The Gusto of Dale Peterson.
[If you are interested in reading another political orientated rhetorical piece with a similar format and style on Obama’s Yes We Can Speech, then click here]
One of America’s foundations is its democratic political system, a system where supposedly every American citizen will have equal say in their government. These unalienable rights were guaranteed in the American constitution and thus politics is heavily intertwined with the American conscious. Dale Peterson, a Republican born in the state of Georgia, is an individual who wants to run for the mayor of Georgia and is using social media to gain supporters of his cause. Whilst his video is geared towards Republican viewers and in particular southern voters, overall it is a moderately effective piece of propaganda. There some questionable choices within this video which hurt Peterson’s ethos and strained his emotional connection with the audience. Like most other short political advertisements, the main focus is on establishing a positive ethos whilst using pathos to vilify opposing parties. The small amounts of logos found within this video is both a strength and a flaw and most likely a result of the time constraints since the advertisement is approximately a minute long. Whilst watching Peterson’s video, one must remember that his message is specifically aimed towards a certain demographic. Whilst I may not connect with his context or his beliefs, this should not impact my judgment of the advertisement’s effectiveness.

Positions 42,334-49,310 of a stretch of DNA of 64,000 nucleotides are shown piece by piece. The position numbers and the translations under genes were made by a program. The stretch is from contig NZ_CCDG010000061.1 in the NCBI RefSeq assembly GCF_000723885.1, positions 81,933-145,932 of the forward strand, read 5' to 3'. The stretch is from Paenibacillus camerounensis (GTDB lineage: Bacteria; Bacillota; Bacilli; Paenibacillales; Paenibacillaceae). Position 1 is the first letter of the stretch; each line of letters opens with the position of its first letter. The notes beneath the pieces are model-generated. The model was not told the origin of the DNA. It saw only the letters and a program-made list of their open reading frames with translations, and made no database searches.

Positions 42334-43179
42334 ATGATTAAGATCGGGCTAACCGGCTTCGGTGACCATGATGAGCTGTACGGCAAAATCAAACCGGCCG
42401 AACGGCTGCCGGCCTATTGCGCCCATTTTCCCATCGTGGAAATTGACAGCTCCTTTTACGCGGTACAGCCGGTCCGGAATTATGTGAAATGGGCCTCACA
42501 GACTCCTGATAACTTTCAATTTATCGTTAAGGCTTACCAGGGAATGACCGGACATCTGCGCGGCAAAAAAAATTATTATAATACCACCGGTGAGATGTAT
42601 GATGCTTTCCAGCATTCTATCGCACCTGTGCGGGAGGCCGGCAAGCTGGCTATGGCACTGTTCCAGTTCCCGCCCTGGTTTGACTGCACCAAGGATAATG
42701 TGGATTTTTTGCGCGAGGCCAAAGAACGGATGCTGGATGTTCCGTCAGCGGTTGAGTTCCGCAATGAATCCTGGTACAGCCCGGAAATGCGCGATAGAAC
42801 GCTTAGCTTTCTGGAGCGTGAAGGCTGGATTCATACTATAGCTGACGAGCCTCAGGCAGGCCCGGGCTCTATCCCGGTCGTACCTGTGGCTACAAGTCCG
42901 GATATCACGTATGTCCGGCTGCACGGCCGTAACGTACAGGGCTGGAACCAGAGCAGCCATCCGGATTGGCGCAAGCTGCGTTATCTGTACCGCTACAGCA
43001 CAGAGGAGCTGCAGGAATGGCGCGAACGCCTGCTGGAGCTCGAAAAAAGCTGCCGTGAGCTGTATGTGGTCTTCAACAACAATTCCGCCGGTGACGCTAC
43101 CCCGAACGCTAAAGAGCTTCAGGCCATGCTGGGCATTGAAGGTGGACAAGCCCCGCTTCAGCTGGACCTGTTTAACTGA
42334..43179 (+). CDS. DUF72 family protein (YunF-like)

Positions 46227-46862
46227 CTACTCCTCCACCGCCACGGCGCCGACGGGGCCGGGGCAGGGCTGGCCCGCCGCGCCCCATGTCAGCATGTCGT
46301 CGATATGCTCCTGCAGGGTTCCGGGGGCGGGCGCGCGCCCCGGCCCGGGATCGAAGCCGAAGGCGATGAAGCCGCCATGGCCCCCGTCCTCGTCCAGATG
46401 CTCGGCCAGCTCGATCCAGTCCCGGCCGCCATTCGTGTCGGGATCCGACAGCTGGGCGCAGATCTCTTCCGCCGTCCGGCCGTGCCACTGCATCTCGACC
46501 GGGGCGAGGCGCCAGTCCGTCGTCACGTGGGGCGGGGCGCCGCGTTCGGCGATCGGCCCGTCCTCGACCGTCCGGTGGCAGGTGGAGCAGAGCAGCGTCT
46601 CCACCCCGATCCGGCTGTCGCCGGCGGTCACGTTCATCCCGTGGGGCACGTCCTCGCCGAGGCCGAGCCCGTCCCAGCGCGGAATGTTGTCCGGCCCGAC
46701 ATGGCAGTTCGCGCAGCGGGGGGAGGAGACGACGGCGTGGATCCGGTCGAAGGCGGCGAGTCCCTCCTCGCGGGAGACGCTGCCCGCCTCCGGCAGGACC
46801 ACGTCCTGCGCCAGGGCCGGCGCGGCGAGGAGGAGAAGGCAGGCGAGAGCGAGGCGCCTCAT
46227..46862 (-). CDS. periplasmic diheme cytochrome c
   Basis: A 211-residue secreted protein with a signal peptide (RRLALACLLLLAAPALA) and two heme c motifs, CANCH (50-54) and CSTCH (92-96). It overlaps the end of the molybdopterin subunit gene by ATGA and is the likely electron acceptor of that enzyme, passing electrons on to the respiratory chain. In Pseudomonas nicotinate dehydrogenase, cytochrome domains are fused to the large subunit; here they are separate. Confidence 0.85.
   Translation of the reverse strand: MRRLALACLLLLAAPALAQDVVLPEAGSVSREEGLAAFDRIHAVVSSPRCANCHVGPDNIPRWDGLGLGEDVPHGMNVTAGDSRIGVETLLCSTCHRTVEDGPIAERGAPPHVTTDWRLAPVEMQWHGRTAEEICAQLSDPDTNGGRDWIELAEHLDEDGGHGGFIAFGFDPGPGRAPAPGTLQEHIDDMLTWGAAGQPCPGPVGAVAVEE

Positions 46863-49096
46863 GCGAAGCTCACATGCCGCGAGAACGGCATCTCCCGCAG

Fostering a positive ethos is an essential part in creating rapport between the orator and the audience; it disarms any suspicions or concerns which they might have originally held. It is obvious that Peterson derives a large portion of his identity from his sense of American patriotism, a trait that he uses to establish a common connection between him and his primary demographic; southern Republicans. In order to build up ‘good will’ with the audience, Peterson appears in a cowboy outfit thus subtly reflecting southern values through his style of dress. He presents himself as someone who is socially adjusted to the cultural values of his target audience instead of an intruder who is ignorant about the local traditions. Further attempts to reinforce his invented ethos are reflected in the non-diegetic music playing through the advertisement, it is triumphant and heroic and it is clear that Peterson is trying to attach these qualities to his persona. Part of creating a positive ethos is understanding that one’s actions or context will be linked to one’s persona or characteristics, otherwise known as the ‘fundamental attribution error’. By starting the video with a photo of the Declaration of Independence; Peterson is building a metaphorical bridge between himself and one of the most influential documents ever, a symbol of justice, freedom and liberty. This patriotic connection to the foundation of American society portrays Peterson as a strong minded individual capable who is also heavily invested in the idealism of the American nation.